Sclerotherapy

If varicose veins are bad, doctors might do sclerotherapy. They inject a chemical into the veins to make them close. This reduces how the veins look and makes them healthier.

Radiofrequency Ablation

Another choice is radiofrequency ablation. It uses heat to seal off the problem veins. It’s an option instead of surgery and is less traumatic.

Endovenous Laser Treatment

Endovenous laser treatment is like ablation but uses a laser. It destroys and shuts the problematic veins. Doctors often recommend this for severe or stubborn varicose veins.

Surgical Options

In worst-case scenarios, surgery may be necessary. This includes ligation, vein stripping, or ambulatory phlebectomy. These surgeries aim to remove or close off damaged veins for better blood flow and symptom relief.

Seeing a specialist is crucial for the best treatment plan. They might be a phlebologist, vascular surgeon, dermatologist, or dermatology surgeon. It’s also wise to look into studies and reports on treatment success, risks, costs, and results.

Swollen Varicose Veins Prevention

Some things leading to varicose veins, like age and genes, are out of our hands. But, we can do a lot to stop or slow down this condition. 

Exercise and Movement

Getting regular exercise can help boost blood flow and tone muscles. This is great for avoiding varicose veins. Make sure to do activities that get your blood moving. Things like walking, swimming, and gentle aerobics are highly recommended. 

Healthy Diet

Eating a healthy diet that’s low in salt and high in fiber is crucial. Add more fresh fruits, veggies, and whole grains to your meals. This improves the health of your veins and cuts the chance of varicose veins.

Maintaining a Healthy Weight

Staying at a healthy weight takes the pressure off your veins. It also lessens the risk of varicose veins. A balanced diet and regular exercise like mentioned above are powerful tools. They effectively help avoid varicose veins.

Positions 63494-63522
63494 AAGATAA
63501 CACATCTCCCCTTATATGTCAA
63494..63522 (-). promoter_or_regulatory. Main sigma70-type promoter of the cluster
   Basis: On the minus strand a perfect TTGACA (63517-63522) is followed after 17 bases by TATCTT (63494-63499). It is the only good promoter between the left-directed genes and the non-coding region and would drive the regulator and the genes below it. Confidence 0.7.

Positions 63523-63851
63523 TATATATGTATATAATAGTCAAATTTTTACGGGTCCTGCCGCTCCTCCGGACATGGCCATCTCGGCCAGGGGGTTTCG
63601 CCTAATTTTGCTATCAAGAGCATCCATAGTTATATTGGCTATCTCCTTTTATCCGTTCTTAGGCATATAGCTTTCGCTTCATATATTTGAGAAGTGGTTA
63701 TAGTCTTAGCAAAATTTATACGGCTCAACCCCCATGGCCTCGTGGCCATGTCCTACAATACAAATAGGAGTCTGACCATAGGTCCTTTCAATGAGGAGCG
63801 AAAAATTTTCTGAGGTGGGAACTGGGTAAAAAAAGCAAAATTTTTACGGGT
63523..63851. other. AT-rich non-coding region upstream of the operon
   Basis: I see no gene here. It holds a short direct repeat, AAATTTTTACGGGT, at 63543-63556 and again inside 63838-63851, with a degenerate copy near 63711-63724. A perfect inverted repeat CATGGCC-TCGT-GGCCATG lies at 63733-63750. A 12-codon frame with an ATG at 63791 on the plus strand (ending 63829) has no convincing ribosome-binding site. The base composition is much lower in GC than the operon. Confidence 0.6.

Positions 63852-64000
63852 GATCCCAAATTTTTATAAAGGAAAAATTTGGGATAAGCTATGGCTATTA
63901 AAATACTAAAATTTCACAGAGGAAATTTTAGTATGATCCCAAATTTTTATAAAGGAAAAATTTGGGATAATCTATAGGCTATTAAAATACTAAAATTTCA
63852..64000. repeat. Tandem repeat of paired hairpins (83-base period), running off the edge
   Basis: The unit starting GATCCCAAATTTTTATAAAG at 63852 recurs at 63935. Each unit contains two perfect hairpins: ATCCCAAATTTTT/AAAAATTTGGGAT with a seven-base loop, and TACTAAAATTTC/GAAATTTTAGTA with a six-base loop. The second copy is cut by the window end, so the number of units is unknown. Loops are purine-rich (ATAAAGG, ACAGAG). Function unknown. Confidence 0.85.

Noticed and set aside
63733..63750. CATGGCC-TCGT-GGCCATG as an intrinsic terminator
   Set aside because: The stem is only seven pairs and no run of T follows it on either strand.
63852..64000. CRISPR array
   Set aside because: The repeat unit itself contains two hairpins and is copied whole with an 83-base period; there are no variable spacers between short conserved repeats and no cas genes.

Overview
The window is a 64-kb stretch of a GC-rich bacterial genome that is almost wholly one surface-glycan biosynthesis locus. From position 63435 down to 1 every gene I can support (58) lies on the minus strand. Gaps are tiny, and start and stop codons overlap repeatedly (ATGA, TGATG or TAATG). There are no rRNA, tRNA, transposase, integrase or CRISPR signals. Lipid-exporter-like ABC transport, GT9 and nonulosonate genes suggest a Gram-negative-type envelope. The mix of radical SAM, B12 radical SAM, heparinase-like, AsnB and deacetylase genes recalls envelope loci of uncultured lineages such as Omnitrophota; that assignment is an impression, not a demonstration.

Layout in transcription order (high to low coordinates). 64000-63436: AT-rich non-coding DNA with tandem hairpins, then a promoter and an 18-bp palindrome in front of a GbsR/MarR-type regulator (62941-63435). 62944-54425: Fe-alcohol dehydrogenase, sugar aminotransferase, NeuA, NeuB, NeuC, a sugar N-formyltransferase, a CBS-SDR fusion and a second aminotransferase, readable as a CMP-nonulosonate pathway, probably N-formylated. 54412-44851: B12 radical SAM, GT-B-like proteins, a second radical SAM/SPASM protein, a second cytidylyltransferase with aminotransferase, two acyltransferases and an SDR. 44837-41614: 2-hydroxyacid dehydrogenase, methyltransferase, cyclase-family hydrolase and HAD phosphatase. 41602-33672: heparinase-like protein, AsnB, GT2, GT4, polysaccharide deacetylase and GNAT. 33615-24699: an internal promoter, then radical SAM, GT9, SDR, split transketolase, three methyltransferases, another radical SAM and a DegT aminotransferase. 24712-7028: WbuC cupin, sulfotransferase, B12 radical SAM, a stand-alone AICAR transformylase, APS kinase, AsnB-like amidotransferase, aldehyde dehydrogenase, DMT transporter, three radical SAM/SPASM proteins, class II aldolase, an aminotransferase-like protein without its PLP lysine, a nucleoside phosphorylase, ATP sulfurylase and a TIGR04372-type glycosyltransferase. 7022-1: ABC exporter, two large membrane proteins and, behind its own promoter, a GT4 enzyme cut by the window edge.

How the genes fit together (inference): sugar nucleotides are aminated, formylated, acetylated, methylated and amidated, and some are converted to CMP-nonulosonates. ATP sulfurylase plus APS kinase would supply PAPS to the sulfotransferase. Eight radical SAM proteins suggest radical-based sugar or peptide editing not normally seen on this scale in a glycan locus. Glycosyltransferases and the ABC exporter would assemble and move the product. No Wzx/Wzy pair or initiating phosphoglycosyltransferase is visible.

Living with Swollen Varicose Veins

compression stockings

Swollen varicose veins are not easy to live with. But, there are ways to ease the discomfort. Discover some effective ways to manage your swollen veins.

Compression Stockings

These stockings put light pressure on your legs. This pressure pushes the blood back up, away from the feet. This reduces the look and feel of varicose veins. So, wearing these stockings can make your legs feel better.

Leg Elevation

Elevating your legs is also great for swollen varicose veins. Put your legs up higher than your heart. This helps stop the swelling and improves how blood flows. It can make your legs feel less heavy and painful.

Over-the-Counter Treatments

There are also things you can buy to help. Creams and ointments can be put on the skin. They might not cure the veins, but they do help with itching and pain. They work well with other treatments.

Using a mix of these methods helps a lot. It can improve your leg health and comfort.

Let’s Help You Manage Your Swollen Veins

Swollen varicose veins are a common issue that many find uncomfortable. There are ways to treat and prevent them. Understanding their causes and risks is key.

Understanding varicose veins leads to taking care of our vein health. With proper attention, we can overcome the hurdles they bring and lead a more comfortable life. At VISP, we can help diagnose and treat your swollen veins. Our effective treatment methods can help you manage your swollen veins and have a better quality of life. Contact us today!

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Vascular & Interventional Specialists of Prescott was formed in 2010 by a group of subspecialty radiologists that perform numerous minimally-invasive, low-risk procedures using the tools of our trade for guidance—x-ray, ultrasound, CT scan, and MRI. The team’s goal is to educate patients and medical communities, while also providing safe and compassionate health care, with rapid recovery times and low risk of complications.